Equine Herpesvirus Myeloencephalopathy (EHM)

Disease Overview

Equine Herpesvirus Myeloencephalopathy (EHM) is a neurologic disease associated with equine herpesvirus type 1 (EHV-1) infection. EHM is highly contagious and life-threatening. Neurologic signs result from inflammation of the blood vessels, blood clots, and death of neurologic tissue. While there is no vaccine labeled specifically for prevention of EHM, EHV-1 vaccination protocols decrease the severity of respiratory disease and reduce nasal shedding in infected horses.


EHV spreads directly in aerosolized droplets dispersed by coughing or direct contact (nose-to-nose). It spreads indirectly through fomite transmission—hands, clothing, vehicles and trailers, stalls, and common use articles such as brushes, buckets and bits can all spread EHV-1. It can also be transmitted through contact with placental and fetal fluids and tissues from fetuses aborted due to EHV-1.

Clinical Signs

  • Fever (>101.5°F)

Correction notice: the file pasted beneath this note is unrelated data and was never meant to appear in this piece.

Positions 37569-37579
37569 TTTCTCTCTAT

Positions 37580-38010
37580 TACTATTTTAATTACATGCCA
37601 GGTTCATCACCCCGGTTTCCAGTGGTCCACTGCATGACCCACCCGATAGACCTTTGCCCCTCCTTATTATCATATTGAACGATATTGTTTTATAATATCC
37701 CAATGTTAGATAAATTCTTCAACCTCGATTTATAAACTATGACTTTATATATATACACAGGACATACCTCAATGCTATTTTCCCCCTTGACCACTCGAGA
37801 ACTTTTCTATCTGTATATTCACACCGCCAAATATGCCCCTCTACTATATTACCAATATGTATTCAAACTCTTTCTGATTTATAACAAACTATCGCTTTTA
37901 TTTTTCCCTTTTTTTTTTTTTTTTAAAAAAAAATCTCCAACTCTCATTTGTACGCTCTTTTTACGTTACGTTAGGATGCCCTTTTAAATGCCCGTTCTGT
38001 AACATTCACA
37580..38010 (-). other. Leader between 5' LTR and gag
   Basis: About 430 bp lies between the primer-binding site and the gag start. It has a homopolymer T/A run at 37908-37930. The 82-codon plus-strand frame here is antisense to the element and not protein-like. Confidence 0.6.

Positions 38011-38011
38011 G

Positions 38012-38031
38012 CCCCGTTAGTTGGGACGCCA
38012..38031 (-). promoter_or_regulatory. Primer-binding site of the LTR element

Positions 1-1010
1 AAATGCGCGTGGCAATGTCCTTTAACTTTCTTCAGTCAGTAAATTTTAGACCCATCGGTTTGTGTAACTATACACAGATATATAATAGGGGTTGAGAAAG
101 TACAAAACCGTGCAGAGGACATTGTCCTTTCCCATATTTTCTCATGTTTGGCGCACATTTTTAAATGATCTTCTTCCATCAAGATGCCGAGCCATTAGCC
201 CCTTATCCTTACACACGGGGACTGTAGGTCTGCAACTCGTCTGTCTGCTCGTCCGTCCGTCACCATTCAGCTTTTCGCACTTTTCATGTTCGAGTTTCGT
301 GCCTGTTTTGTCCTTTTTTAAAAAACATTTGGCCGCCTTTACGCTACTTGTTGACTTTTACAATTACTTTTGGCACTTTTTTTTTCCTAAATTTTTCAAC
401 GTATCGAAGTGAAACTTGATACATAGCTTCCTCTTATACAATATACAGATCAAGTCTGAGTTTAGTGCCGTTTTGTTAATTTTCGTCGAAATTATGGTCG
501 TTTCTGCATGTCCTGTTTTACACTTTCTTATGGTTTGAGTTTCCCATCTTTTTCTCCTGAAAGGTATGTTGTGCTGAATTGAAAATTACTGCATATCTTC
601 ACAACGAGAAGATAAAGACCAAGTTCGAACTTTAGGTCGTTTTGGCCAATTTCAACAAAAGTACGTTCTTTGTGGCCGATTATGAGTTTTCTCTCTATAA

• Lethargy
  • Nasal discharge
  • Loss of tail tone
  • Urine dribbling
  • Inability to stand
  • Incoordination and weakness, especially in the hind limbs

Risk Factors

  • Advanced age (although EHM can affect horses of any age)
  • Compromised or immature immune system
  • EHV-1 associated fever >103.5°F
  • Females are more commonly affected
  • Travel
  • Frequent contact with large numbers of horses
  • Exposure to horses that have traveled

Note: Ponies and smaller breeds are less commonly affected


“Equine Herpesvirus (Rhinopneumonitis),” American Association of Equine Practitioners, copyright 2021, aaep.org/risk-“Equine Herpesvirus Myeloencephalopathy (EHM),” Equine Disease Communication Center, accessed July 15, 2021, aaep.org/sites/default/files/Documents/DiseaseFactsheetEHM.pdf.

“Equine Herpesvirus Myeloencephalopathy (EHM) Quick Facts,” Merck Animal Health, copyright 2021,